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Jeff Bezos Loves a Good Story
For the first 20 minutes, everyone just sits silently.
In preparation for leadership meetings, Amazon executives prepare six-page strategy documents with a narrative structure. Everyone spends the start of the meeting closely reading the documents and taking notes before diving into a discussion.
No flashy decks, no bulleted memos, but fully crafted narratives designed to make a compelling argument for the exec’s proposed strategy.
Bezos’ focus on in-depth structured writing has become leadership lore recently amid his claims that Amazon has “outlawed PowerPoint.”
For Amazon executives, the benefit of the narrative essays is two-fold.
For the creator, the writing is an opportunity to hone the idea and craft a compelling argument. Any effort that would have gone toward slide transitions and delivery can go toward solidifying the strategy.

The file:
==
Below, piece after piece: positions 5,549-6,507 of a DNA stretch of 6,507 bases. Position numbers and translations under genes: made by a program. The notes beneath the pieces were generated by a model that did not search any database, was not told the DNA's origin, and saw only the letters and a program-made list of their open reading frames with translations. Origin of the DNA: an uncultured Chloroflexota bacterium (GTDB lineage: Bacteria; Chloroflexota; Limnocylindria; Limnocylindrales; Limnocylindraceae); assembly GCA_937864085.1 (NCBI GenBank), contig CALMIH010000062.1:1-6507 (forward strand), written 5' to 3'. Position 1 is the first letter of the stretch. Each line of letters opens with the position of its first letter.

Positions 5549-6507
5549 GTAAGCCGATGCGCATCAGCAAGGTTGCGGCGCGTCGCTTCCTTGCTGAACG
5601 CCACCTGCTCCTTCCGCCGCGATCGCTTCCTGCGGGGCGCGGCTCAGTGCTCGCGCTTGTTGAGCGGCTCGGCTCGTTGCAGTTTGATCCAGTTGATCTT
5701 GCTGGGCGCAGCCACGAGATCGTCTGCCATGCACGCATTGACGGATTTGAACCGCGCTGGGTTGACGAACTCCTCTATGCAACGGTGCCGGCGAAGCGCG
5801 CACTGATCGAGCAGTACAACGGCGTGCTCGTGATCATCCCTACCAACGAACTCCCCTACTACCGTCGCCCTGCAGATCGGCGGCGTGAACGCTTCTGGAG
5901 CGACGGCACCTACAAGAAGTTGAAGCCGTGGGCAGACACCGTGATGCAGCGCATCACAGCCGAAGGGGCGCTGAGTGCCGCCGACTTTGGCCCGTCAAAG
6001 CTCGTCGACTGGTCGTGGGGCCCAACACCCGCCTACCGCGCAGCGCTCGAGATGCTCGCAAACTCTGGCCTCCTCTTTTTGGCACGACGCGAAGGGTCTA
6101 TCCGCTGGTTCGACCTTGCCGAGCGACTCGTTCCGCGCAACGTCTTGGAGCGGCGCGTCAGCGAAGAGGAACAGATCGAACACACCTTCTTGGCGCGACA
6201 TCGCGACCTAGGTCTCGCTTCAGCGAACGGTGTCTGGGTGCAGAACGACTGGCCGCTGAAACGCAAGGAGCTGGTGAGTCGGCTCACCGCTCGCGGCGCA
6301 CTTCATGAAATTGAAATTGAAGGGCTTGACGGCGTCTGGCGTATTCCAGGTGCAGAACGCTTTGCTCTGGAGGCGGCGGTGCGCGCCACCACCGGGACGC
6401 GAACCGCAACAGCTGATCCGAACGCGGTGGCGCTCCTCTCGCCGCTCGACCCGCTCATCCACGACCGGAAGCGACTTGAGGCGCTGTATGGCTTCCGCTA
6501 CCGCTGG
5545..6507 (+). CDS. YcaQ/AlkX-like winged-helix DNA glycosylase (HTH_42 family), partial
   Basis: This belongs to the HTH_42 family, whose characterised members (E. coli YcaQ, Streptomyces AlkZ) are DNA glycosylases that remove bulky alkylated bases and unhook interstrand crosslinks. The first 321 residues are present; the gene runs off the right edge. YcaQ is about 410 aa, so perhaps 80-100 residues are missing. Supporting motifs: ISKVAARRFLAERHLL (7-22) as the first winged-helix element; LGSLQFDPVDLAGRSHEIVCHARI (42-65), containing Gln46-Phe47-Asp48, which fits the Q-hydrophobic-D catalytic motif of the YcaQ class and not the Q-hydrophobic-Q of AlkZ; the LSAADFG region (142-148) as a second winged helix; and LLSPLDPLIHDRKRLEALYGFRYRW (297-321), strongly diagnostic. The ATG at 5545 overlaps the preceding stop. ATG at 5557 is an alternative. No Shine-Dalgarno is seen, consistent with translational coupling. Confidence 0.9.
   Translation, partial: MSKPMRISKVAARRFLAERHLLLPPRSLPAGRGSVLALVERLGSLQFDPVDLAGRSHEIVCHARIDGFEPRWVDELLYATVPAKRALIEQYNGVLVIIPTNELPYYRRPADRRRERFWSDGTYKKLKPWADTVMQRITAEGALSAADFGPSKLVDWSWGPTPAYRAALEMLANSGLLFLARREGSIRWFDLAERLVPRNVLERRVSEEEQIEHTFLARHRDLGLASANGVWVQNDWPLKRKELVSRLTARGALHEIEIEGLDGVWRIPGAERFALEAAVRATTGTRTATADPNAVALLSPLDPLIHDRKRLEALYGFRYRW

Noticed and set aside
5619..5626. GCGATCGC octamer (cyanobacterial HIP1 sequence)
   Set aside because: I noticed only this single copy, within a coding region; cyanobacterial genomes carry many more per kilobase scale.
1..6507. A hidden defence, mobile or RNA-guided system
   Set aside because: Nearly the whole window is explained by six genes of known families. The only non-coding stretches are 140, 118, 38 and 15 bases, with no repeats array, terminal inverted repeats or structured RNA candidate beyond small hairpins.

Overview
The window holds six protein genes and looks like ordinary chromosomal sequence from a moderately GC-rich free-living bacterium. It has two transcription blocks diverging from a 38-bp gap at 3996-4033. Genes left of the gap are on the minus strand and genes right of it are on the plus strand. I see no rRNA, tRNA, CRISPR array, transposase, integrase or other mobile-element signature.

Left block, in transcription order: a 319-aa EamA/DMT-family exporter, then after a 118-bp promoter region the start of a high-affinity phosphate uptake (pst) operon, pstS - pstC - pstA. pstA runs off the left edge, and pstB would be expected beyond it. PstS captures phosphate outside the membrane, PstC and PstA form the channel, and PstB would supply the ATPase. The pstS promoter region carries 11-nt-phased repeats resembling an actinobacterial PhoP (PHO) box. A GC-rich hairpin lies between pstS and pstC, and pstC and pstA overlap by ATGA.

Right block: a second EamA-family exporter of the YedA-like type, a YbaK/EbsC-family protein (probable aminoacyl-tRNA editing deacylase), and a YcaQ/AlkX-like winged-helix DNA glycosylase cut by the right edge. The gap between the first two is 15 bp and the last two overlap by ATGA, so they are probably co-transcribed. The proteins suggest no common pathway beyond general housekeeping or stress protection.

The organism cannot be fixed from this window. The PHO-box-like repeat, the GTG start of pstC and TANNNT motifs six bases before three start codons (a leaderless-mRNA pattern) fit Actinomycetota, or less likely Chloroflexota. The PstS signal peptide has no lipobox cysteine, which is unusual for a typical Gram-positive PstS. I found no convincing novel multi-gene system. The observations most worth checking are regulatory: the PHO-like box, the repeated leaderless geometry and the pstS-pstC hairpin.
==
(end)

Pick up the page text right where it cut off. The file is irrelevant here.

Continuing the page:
It also forces stakeholders to take in the whole idea. It’s a chance for careful reflection rather than gut reactions.
According to Bezos, it’s been a game changer.
“A junior executive comes in, they put a huge amount of effort into developing a PowerPoint presentation, they put the third slide up, and the most senior executive in the room has already interrupted them, thrown them off their game, asking questions about what is going to be presented in slide six, if they would just stay quiet for a moment…”
Changing the Narrative
Bezos’ push for prose relies on a tight structure, and he suggests people work through multiple drafts with feedback and breaks to revisit the material.
Amazon developed seven writing rules to maximize the impact of these memos.
There’s no doubt that a full narrative isn’t right for every communication effort. Sometimes a short, punchy recap, compelling graphic or well-structured PowerPoint deck is the way to go.
But for Bezos and Amazon, there’s no substitute for a good story.